After multiple visits to the area, why was there an attack at this time?: Last week, Joint Staff director Lt. Gen. Kenneth Mckenzie said the patrol that was attacked had completed 29 patrols in the area without contact with hostile fighters over the previous six months or so and there was no indication an attack would occur on October 4.

How did the body of Sgt. La David Johnson get left behind?: It is unclear how Johnson became separated from the rest of the advisory team during the firefight. None of the other soldiers with Johnson witnessed him being captured or taken away by enemy forces.

The US military said it does not believe Johnson ever fell into enemy hands, but had reason to believe he might be alive. Military officials launched an urgent search-and-rescue mission after receiving electronic signals that indicated Johnson might be alive in the field.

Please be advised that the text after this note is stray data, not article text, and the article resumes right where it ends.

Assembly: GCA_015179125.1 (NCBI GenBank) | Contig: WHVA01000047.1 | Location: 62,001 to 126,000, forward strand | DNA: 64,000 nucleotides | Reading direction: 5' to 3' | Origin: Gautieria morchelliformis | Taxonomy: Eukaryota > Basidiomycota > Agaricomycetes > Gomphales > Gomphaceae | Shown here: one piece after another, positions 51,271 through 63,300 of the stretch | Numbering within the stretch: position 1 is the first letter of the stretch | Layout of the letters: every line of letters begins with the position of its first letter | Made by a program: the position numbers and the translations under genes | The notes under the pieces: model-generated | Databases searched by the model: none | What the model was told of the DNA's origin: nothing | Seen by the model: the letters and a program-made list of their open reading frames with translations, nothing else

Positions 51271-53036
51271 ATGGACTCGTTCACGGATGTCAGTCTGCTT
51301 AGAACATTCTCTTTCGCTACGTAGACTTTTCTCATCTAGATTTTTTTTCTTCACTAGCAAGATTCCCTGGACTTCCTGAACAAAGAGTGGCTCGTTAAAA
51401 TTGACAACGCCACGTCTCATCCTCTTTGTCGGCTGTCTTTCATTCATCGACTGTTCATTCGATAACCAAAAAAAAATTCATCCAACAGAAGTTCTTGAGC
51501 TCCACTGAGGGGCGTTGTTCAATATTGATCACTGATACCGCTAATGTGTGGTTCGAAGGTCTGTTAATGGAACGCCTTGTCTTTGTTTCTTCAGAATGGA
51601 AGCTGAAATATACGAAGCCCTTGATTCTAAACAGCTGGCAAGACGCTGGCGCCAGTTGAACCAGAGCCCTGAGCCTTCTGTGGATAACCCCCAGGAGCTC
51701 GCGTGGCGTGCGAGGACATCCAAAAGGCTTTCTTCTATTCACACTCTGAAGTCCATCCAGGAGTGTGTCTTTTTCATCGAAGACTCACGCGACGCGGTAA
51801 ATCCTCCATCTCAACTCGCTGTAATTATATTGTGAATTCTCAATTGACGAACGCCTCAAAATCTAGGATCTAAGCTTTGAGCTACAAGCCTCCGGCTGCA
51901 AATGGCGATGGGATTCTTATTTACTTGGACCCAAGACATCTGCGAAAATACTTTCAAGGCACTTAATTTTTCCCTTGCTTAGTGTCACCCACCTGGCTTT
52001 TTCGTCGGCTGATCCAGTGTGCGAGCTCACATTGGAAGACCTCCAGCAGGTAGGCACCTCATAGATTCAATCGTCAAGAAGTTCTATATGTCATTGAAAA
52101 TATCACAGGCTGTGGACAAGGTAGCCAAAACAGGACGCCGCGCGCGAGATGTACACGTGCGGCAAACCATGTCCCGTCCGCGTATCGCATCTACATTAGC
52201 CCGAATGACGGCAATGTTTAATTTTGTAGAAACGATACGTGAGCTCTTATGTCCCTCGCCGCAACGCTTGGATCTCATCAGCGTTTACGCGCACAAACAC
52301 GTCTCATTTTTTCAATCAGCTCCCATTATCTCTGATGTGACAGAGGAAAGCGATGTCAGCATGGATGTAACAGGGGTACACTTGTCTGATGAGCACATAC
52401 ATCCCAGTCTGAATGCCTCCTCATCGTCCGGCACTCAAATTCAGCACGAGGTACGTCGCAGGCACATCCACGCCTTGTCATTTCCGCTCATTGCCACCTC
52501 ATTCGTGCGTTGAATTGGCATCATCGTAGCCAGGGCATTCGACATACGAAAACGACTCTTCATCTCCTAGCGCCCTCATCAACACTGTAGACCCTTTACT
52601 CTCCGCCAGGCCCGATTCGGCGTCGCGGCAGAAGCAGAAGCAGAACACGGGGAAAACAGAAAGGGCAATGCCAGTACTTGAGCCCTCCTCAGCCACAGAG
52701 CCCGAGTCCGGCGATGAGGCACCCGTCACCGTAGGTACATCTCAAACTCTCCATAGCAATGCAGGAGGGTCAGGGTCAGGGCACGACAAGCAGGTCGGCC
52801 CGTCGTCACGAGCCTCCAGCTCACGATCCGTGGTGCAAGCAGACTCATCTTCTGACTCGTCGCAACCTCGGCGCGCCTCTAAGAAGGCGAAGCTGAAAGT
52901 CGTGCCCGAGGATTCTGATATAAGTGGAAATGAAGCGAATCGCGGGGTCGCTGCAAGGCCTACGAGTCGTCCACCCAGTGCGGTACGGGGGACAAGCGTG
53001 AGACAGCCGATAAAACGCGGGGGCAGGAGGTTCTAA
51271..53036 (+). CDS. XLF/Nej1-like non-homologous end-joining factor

While French helicopters were able to get the team to safety, the critical failure to find Johnson for another 48 hours has not been explained.

His body was eventually found in a nearby area, but military investigators do not know why he was left behind during the French led evacuation and if he was alive even for a short period of time, US officials tell CNN.

Questions remain about how and when Johnson was killed.

Were aircraft contractors in full communication with the French?: While CNN has reported that both a private contractor aircraft and French military helicopters took part in the evacuation mission it remains unclear if both parties shared all necessary information related to the operation.

It is unknown which aircraft carried the dead and which was responsible for the wounded.

The failure to anticipate an attack and the fact there were no US rescue and recover assets close by meant nearly an hour went by before the evacuation of the two wounded and three dead US troops by French Super Puma helicopters could be completed.

Mattis said the rescue was timely stating: "I completely reject the idea that that was slow." But he did say an investigation will determine if changes are needed. "We will look at this and say was there something we have to adapt to now? Should we have been in a better stance."